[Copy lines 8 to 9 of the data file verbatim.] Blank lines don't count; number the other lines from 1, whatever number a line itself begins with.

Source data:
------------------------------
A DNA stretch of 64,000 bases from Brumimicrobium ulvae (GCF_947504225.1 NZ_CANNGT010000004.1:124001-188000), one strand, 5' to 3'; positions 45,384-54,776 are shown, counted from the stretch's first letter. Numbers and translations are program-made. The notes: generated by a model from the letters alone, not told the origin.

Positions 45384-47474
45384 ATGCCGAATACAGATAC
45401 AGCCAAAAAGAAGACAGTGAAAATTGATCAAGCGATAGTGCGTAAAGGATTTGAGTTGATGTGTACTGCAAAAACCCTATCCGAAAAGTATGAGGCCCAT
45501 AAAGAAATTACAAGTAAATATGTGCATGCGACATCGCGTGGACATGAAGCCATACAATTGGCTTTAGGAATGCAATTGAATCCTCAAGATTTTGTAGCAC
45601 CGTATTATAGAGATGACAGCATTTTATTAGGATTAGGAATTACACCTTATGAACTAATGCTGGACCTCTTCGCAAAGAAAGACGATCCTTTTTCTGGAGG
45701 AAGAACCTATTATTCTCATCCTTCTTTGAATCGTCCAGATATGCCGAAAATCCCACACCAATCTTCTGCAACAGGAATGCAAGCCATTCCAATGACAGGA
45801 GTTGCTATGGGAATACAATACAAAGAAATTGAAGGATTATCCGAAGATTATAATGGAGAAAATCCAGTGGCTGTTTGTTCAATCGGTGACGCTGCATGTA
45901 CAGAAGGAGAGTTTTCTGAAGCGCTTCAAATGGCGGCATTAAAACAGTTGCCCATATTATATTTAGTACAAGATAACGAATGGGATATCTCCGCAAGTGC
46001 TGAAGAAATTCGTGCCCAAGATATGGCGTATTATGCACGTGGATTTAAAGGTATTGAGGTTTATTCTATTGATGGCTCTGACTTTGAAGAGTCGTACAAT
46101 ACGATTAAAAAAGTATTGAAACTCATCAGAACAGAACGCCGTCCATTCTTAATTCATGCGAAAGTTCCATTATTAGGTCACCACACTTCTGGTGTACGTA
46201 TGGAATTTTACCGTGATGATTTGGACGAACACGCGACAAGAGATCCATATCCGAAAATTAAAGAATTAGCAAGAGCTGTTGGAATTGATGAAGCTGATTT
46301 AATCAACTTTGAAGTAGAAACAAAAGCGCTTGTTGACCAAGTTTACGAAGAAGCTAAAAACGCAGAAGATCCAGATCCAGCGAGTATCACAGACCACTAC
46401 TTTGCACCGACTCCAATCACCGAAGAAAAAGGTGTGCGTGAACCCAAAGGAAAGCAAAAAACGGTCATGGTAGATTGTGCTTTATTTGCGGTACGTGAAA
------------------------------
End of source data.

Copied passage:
45801 GTTGCTATGGGAATACAATACAAAGAAATTGAAGGATTATCCGAAGATTATAATGGAGAAAATCCAGTGGCTGTTTGTTCAATCGGTGACGCTGCATGTA
45901 CAGAAGGAGAGTTTTCTGAAGCGCTTCAAATGGCGGCATTAAAACAGTTGCCCATATTATATTTAGTACAAGATAACGAATGGGATATCTCCGCAAGTGC